One agency Carl had worked with a lot was Leo Burnett. While out in South Dakota shooting for Marlboro, he met a location scout and local liaison named Robert Dennis who worked for film and still production companies. Robert took Carl all over western South Dakota and introduced him to a variety of Robert’s friends, mostly ranchers that Carl photographed. He got to know a lot of the families and returned many times over the years. The result of all of these trips was a collection of photographs that Carl assembled into his first book, Rancher: Photographs of the American West (Bunker Hill Publishing Inc; First Edition 2007). Signed copies are available for sale on Carl’s website and unsigned copies on Amazon.
During this time Carl expanded his fine art photography and gave up working for commercial clients. He was successful in developing a reputation as an excellent fine art digital printer and started a business named Gallery Print which was both a fine art digital print atelier as well as a printing supplies vendor offering printer inks and papers. He continued to develop new projects including HABITAT Man-Made America which was an exploration of houses, buildings, and other dwellings made by man–often shot at night or early evening. From his photographic wanderings, he hit upon several other projects including THE WISCONSIN TAVERN LEAGUE comprising photographs of Wisconsin taverns and their owners or bartenders and BLUE – A PORTRAIT OF THE AMERICAN WORKER. Carl expanded beyond the blue-collar workers’ portraits to include not only workers but the family-owned businesses that employ so many workers in Wisconsin in the project called FOR LOVE AND MONEY.
Both The Tavern League and For Love and Money projects were successful enough that the Wisconsin Historical Society decided to publish Carl’s second and third books: Tavern League: Portraits of Wisconsin Bars in 2011 and For Love and Money: Portraits of Wisconsin Family Businesses in 2014.
Carl’s success in landing the book deals didn’t happen by chance. They were the result of a lot of hard work. Schlepping folios around to museum directors and gallery owners. Carl printed a lot of shows that hung in places all over Wisconsin and beyond. His reputation was also expanded by coupling his photography to a social media platform he titled Americaville. While in fact, it’s a WordPress blog, the only words on his posts are an image number, and the location the photo was made. Ironically, while Carl doesn’t really like social media, Americaville has caught the attention of important people in the fine art photography industry and has helped advance Carl’s work considerably. In addition to loading images up to Americaville, Carl also posts to his Instagram account carlcoreyphotographer.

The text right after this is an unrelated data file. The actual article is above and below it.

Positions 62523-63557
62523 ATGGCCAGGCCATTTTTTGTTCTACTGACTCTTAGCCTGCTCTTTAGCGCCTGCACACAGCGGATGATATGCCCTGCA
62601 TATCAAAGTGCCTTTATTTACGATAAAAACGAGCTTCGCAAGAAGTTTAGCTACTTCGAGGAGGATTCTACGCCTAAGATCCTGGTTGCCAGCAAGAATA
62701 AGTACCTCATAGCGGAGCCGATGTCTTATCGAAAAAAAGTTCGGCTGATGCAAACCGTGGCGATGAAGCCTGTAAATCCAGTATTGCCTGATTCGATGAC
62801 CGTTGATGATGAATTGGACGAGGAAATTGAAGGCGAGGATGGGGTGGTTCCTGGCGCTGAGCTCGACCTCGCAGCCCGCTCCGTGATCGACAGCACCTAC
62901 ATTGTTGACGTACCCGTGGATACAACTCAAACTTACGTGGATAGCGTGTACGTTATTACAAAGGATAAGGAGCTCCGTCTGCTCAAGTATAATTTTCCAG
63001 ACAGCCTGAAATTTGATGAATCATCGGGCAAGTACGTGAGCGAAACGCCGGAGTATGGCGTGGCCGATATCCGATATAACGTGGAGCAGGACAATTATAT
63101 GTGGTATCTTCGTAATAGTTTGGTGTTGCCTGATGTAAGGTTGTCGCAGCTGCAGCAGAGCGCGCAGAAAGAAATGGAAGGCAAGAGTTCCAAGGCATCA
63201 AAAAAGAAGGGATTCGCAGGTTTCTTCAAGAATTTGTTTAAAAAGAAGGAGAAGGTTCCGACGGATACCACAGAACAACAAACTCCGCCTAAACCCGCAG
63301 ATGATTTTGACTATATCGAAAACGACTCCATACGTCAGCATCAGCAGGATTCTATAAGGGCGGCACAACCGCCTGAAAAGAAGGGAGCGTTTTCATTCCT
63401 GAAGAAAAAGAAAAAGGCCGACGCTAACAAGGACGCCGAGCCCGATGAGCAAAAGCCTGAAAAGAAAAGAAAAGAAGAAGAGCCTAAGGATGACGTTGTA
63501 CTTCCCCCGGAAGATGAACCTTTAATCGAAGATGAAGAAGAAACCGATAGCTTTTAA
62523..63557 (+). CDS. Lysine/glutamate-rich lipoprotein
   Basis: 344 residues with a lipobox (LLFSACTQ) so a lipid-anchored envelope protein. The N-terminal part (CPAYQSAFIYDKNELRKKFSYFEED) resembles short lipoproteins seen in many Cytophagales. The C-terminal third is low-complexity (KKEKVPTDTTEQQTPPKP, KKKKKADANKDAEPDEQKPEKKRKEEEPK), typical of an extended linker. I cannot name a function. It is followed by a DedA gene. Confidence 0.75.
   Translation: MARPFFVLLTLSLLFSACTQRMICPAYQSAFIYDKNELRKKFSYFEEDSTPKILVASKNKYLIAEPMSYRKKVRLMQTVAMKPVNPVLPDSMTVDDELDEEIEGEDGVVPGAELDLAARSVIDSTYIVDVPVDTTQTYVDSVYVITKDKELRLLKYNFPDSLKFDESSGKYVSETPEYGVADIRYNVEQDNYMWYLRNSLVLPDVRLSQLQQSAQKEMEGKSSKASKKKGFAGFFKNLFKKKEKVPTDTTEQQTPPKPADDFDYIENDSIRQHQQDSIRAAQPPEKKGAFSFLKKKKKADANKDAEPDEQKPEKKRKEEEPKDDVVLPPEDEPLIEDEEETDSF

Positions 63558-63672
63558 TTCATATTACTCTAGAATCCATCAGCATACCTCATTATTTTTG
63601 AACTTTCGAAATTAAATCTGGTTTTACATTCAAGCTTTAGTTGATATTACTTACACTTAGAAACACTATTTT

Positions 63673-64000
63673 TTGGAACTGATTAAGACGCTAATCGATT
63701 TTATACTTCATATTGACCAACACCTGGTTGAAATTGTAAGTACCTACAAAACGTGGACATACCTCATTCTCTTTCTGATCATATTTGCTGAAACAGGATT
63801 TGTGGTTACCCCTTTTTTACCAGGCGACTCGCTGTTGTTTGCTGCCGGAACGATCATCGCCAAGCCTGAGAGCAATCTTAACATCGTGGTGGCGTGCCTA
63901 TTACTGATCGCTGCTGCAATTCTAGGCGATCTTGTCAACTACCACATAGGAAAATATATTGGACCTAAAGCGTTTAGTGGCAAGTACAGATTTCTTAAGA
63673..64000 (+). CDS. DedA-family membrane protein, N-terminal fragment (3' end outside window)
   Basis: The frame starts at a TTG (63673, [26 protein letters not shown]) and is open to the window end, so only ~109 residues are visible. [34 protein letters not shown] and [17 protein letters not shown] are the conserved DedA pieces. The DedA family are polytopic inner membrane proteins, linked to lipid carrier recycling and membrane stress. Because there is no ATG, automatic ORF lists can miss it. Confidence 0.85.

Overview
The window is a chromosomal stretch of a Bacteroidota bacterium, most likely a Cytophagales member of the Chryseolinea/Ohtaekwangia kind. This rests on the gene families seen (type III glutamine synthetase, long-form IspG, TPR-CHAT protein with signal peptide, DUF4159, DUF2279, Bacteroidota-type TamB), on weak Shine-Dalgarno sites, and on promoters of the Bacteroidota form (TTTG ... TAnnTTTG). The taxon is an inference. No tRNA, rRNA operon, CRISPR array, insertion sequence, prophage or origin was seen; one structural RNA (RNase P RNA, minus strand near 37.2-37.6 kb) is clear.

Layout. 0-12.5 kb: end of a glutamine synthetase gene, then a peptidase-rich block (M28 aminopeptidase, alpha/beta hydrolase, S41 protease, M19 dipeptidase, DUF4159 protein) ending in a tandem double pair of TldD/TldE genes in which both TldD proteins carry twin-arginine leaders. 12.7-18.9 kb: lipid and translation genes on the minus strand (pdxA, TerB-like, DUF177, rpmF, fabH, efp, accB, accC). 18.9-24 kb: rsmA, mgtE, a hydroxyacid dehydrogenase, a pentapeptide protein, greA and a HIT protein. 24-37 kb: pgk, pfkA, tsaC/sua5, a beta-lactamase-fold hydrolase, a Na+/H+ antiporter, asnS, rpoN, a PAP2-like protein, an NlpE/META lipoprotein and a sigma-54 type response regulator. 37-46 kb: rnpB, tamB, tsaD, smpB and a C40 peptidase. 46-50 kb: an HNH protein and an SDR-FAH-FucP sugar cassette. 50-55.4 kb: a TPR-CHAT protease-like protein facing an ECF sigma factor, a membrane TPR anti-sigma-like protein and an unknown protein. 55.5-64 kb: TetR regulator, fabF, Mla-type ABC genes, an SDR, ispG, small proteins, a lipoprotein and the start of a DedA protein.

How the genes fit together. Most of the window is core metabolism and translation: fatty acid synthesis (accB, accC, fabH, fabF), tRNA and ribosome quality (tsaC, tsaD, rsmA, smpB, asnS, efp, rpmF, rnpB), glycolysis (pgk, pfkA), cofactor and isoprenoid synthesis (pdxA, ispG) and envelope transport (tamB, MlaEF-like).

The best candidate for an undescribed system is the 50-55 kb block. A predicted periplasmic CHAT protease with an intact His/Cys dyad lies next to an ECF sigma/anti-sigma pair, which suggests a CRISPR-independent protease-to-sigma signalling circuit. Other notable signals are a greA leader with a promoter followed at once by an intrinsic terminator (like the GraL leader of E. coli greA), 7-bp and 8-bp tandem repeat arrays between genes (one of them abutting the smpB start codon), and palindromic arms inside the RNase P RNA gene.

Carl is a self-described workaholic. In addition to running his gallery business and producing fine art digital prints for his shows and other artists, Carl also had to mow the pasture, cut firewood, travel to photograph, and go to shows–always busy as a beaver. But even a prolific fellow like Carl has to slow down sometimes. He decided to sell the farm and “retire” to a smaller homestead just outside River Falls, WI. In 2015 he bought a nice house with less land (and less grass to mow–I think he said something about hiring somebody to do it now). But Carl, being both practical (read cheap) and handy with tools decided to add a studio building on his property. I think he bought the plans on the internet, but aside from the job of finishing the cement floor. He built his studio with his own two hands and that of a few helpers.
Actually having a studio again–someplace where he could have a set and shoot–prompted him to hang a background and start shooting studio portraits. Not satisfied to use a current modern digital camera, Carl decided to get an old Mamiya Universal 6×9 rangefinder camera. He also came across a bunch of outdated FujiFilm Instant Film and used it to start a new project called STUDIO PORTRAITS. In addition to having film backs for the camera, Carl also had a custom adapter fabricated so he could mount a Leaf Aptus digital back on the camera. Carl named his camera The Lud-O-Flex. (I call it a Frankencamera)
Select Studio Portraits
As I mentioned, Carl and I have traveled a lot, usually to photograph together. Carl is a good photo-buddy as long as a) you’re willing to go where Carl wants to go and b) you let him drive. In all the trips we’ve taken together, I can barely remember doing any driving unless Carl couldn’t keep his eyes open (or he wanted to shoot his car). One of our first photo trips was back in the winter of 1985. Carl and I had both had jobs canceled the same week. Since the canceled jobs were still going to pay 50% of the shoot fee, we decided it was a free week. We took off in early January with the purpose of driving as far south as we could and still get back in time for Sunday. Why Sunday? Well, the Chicago Bears were in the playoffs so, of course, we had to get back in time to watch the game! We took off in Carl’s VW Vanagon Westfalia camper. The Vanagon was a sturdy little van with fairly high clearance but a rather puny engine. It could get just about anywhere as long as you weren’t in a hurry. As I recall, we ended up in Mountain Home, Arkansas in the middle of a blizzard and camped in an Army Corp of Engineers campground. When we woke up, we were in pristine snow and drove for a couple of hours before finding any tracks in the snow. We made it home to Chicago in time to see the Bears win their playoff game. That was the year they won the Superbowl.